I have a 47-year-old patient who has noticed a rapid decline in vision in his right eye since beginning chemotherapy with Sprycel (dasatinib, Bristol-Myers Squibb) for leukemia. Best-corrected acuity is 20/50 OD with some nuclear sclerosis, but my view of the fundus is crystal clear. What else could it be?
Even when you have found nuclear sclerosis to be the cause of the patient’s vision loss, don’t underestimate it. “Milky nuclear sclerosis has a way of hiding in plain sight,” says Heather Purman, OD, of Omni Eye Services of Atlanta. Without any yellowing or brunescence, the cataract has the appearance of a white lens within a lens and is often unilateral. “Most of us were taught that our view into the eye is associated with the patients view out when it comes to cataracts, but not with milky nuclear sclerosis,” Dr. Purman says.
|A sudden, large unilateral myopic shift could suggest milky nuclear sclerosis. Click image to enlarge.|
Other findings to look for with milky nuclear sclerosis are myopic shift, bowing of the light beam on fundus exam and a dark reflex centrally on retinoscopy. In a similar case, a 44-year-old patient presented with decreased vision in his right eye that happened rapidly, with a medical history of trauma to the right side of his head. Initially Dr. Purman thought it could be a traumatic cataract, but upon further examination, the patient had a six diopter myopic shift OD and best-corrected acuity of 20/100 OD and 20/20 OS.
On slit lamp exam, the patient had 4+ milky nuclear sclerosis OD and a clear lens OS. The fundus exam was unremarkable, and the patient was referred for removal of the cataract. At the one day post-op visit, the patient was 20/25 and very happy. “Thanks to a thorough exam, this patient was able to have surgery right away without being sent on a wild goose chase for unexplained vision loss,” Dr. Purman says.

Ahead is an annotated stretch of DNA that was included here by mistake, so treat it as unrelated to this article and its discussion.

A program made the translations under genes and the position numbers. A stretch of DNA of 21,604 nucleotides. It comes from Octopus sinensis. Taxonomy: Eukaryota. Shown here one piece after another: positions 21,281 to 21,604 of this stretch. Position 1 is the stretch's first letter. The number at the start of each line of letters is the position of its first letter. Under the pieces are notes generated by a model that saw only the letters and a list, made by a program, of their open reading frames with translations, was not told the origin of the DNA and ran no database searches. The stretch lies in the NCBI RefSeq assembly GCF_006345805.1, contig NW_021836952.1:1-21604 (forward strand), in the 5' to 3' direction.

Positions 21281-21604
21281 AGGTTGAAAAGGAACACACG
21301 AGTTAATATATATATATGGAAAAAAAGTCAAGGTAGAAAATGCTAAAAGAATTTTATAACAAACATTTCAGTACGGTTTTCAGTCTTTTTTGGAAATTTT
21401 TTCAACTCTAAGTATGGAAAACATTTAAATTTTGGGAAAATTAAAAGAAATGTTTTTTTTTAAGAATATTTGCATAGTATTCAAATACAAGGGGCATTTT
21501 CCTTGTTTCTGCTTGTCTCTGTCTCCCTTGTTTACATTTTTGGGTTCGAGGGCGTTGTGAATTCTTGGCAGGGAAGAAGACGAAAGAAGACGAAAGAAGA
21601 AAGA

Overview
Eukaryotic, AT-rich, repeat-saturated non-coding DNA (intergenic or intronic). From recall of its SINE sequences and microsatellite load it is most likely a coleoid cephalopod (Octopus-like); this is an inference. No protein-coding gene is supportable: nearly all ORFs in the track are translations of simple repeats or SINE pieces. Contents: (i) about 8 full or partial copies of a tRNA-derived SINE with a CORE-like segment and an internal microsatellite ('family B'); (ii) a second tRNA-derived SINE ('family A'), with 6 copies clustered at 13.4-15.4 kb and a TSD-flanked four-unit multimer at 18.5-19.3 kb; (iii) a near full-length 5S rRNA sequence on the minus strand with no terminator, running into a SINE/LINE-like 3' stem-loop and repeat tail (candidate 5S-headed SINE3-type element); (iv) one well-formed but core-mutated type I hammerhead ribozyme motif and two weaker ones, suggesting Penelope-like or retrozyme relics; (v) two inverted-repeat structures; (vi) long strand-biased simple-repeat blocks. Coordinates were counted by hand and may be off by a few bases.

“When patients come in with a remarkable health history, it is easy to be led down the wrong path and overlook the simplest causes, thinking something more complicated is the culprit,” Dr. Purman says. “This has often led to multiple unnecessary referrals to retina specialists, neuro-ophthalmologists and costly hospital visits for MRIs, all before seeing a cataract surgeon for the treatment they need.”
While it is necessary to find the cause of unexplained vision loss, it’s equally as important to take the entire exam into consideration before forming a diagnosis. Carefully examining the cornea, lens, macula and nerve when decreased vision occurs can help catch these changes before referring to another doctor.
Retina is a common first referral for these patients—to look for an occult macular change that is not seen on a dilated fundus exam. These patients will be given a clean bill of retinal health but may continue down the referral chain. When we don’t look for milky nuclear sclerosis, it will continue to hide right in front of us. “Any time a patient comes in with a large unilateral myopic shift that comes on suddenly, milky nuclear sclerosis is on my differential list,” says Dr. Purman.
An Integral Resource
The most common treatment for milky nuclear sclerosis patients is cataract surgery. Because this patient population tends to be younger, most still have accommodation left and would benefit from a discussion on monovision, toric lenses, multifocals, or a trifocal intraocular lens.
Educating your patients about these lens options beforehand is a great way to not only ensure a happy patient post-op but also positions you as the key information source for all things eye-related.
“In most cases, we have spent years with the patient and know their lifestyle goals, personality type and vision needs,” Dr. Purman says. “We should be an integral part of the decision process and refer to surgeons who will respect our wishes and whose skills will provide the best outcomes.”